Video games first became a hobby of mine on Christmas morning, 1987, when my father bought me a Nintendo Entertainment System and the games Super Mario Bros. and Rad Racer. The latter, originally released in Japan as Highway Racer, had graphics so realistic for their time it sent my father running out of the den shouting to my mother, “Trish, you have to come see this, the cars look like real cars!”.
Pictured: Realism, circa 1987
For an 8 year old kid who never had his own console, Rad Racer most certainly lived up to its name and I played it most every day after school for the next three years. When Horizon Chase Turbo, a retro racer inspired by 80s racing games, hit my review queue late last month, it instantly gave me Rad Racer vibes. After sinking about 20 hours into the game, that impression still holds up, for better and worse.
KICK THE TIRES
Horizon’s primary game mode is World Tour, sending you across the globe from California to Brazil, South Africa and more, and as such probably has more in common with the original Outrun than anything else. Each location has 3-4 locations, and each location has 2-3 races. Every race earns points that can be used to unlock cars and new racing circuits, and each location has an Upgrade Race that can be entered once enough points have been earned. Placing first in these races will allow you to select one of three upgrades that are then automatically applied to all your cars (there are about in total). Most of these cars are thinly disguised copies of real world sports cars like the Ferrari F355 Berlinetta, Dodge Viper and BMW M3, only with different names, each with mildly different statistics that change their acceleration, boost and handling. Ultimately the differences are small and mostly meaningless, and the right car for you will be the one you think looks the coolest, which is how arcade racers should be, anyway.
Tracks in Horizon are fairly typical circuit races ranging from 3-7 laps each, none (in World Tour) taking more than 3 minutes to complete. During each race you will need to grab fuel pickups scattered along the course to ensure that your vehicle does not run out of gas, and optional tokens which simply accelerate the speed at which you unlock new locations and cars. You start with a supply of three nitrous boosts that can be engaged at any time, with the occasional option to pick up more off the track during your race.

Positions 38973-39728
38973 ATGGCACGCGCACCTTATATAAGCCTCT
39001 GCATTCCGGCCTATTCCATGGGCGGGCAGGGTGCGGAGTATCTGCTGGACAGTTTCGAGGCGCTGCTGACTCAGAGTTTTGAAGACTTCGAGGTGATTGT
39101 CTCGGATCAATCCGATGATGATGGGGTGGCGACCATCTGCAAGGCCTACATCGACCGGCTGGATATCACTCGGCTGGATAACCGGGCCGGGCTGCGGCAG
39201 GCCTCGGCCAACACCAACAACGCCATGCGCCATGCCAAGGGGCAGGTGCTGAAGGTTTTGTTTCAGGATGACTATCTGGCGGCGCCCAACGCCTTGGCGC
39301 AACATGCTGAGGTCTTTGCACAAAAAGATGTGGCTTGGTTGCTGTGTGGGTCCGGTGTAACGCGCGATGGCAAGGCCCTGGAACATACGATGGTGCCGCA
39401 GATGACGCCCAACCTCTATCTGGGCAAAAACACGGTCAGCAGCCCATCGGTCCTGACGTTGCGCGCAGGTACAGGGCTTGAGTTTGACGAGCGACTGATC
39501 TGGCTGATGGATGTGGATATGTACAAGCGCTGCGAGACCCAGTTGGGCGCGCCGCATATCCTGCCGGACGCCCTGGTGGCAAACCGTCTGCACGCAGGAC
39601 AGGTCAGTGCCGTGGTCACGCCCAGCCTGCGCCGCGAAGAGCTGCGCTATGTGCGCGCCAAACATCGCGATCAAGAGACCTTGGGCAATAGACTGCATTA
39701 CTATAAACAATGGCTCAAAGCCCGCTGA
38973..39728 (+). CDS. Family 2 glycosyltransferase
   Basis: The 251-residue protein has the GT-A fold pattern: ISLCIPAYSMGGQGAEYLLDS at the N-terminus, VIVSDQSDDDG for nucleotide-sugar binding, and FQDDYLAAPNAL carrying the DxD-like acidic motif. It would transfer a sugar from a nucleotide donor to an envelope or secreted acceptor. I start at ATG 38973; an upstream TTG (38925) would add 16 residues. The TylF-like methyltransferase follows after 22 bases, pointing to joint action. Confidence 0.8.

LIGHT THE FIRES
You rarely get a chance to use these until later in races, though, as each track starts you at the back of the pack in a field of 20 cars, making much of any race’s first lap more like bumper cars than anything else, and the hit detection and physics of those bumps and grinds can be incredibly frustrating. Even tapping a car in front of you will bring you to a near standstill, while the victim of your attack shoots off over the horizon or around a corner, likely never to be seen again. It’s enough of a problem that I eventually fell into the habit of restarting any race where I hit more than two cars on the first lap, because you simply do not have enough time to recover from them, which is made all the more annoying by the fact that they’re often not your fault to begin with. The poor racing AI also ensures that the last laps of any race play out almost exactly the same every time, with you eventually breezing up to 3rd place and then being required to lap several of the lagging cars before you even have a shot at first or second. It’s certainly possible to have a nearly perfect race and still lose simply because the AI never even gives you a shot. In this way the game most certainly feels like the retro racers that inspired it, but that’s not always a good thing, especially when talking about an era where almost all games were riddled with cheap AI or difficulty to mask how incredibly short they actually were. While I appreciate the dedication to the decade it’s emulating, I wish Acquiris had stuck with simply emulating the look and feel of it.
On that front, Horizon is a wonderful throwback that really does a fantastic job of evoking nostalgia for classic arcade racers. The game makes great use of the foundations upon which Outrun and Rad Racer were built, offering a retro look that is also clean, vibrant and genuinely pleasant to look at, and the 80s synth soundtrack is, as the kids say, on point.
MILEAGE MAY VARY
It’s got some rough edges, and I really wish it had a solid online multiplayer component, but ultimately I like Horizon Chase Turbo; probably more than I should. It is first and foremost a nostalgia machine, one designed to take players my age back to the days when Friday nights were all about hanging out in your PJs, playing Nintendo and pounding soda until the wee hours of 10pm, and to its credit Horzion Chase Turbo does that excellently. It’s not going to replace games like Gran Turismo or Burnout Paradise as your go-to racer, but I can definitely see myself hopping on and playing for 30 minutes at a time for years to come.